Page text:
Creating a major/minor release

Here are the steps necessary to create a new documentation version. Let's assume the current version of Istio is 1.6 and you wish to introduce 1.7 which has been under development.

When Istio source code is branched

Run make prepare-1.7.0, and that's it. This will grab the latest reference docs from the new istio source branch into the content/en/docs/reference folder.

Approaching the day of the release

  1. For a dry run before official release, run make release-1.7.0-dry-run, which will only create a new branch release-1.7-dry-run and not touch any other branches.

  2. On the day of release, run make release-1.7.0. This make target will change some variables in master and release-1.6, and create a new branch release-1.7 for the new version.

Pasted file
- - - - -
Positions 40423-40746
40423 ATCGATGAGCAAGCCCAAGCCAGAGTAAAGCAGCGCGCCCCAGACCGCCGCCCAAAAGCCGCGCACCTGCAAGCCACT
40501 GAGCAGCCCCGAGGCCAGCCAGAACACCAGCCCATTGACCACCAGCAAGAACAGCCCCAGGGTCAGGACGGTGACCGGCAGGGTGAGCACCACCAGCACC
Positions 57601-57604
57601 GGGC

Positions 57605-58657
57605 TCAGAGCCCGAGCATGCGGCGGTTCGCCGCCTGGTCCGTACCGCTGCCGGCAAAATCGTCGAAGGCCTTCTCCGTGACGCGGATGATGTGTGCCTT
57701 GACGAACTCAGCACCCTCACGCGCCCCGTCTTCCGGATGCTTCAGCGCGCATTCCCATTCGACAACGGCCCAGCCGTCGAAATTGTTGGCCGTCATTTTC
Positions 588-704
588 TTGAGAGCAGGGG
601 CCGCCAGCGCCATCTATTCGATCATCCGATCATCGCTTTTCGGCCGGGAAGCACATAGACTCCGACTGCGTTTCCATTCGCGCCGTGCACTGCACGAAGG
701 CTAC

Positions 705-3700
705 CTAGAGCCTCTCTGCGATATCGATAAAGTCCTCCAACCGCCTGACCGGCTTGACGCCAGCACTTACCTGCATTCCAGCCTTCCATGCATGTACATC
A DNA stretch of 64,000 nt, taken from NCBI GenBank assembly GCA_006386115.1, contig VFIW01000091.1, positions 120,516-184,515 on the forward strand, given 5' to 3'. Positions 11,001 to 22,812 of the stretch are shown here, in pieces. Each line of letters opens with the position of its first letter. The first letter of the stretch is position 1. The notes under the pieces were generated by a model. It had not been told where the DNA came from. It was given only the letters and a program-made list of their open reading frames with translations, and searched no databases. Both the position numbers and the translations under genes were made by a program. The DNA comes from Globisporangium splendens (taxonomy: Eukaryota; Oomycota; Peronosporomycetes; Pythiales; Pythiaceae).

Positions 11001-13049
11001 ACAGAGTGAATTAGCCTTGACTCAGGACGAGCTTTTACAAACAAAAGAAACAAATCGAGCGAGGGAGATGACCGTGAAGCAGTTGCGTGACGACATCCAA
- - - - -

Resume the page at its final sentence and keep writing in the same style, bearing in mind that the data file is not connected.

3. Go to the project on Netlify and do the following:

    • Change the branch that is built from the previous release's branch to the new release branch, in this case release-1.7 (or release-1.7-dry-run as appropriate).

    • Select the option to trigger an immediate rebuild and redeployment.

    • Once deployment is done, browse and make sure everything looks good.

  4. Go to the Google Custom Search Engine and do the following:

    • Download the CSE context file from the Advanced tab.

    • Add a new FacetItem at the top of the file containing the previous release's version number. In this case, this would be V1.6.

    • Upload the updated CSE context file to the site.

    • In the Setup section, add a new site that covers the previous release's archive directory. In this case, the site URL would be*. Set the label of this site to the name of the facet item created above (V1.6 in this case).

Creating a patch release

A few days before the patch release, the release managers should notify the Doc WG that the release is built and is starting it's long running qualification test. At this time, move the doc automation tests to use the new release to verify automated doc testing passes.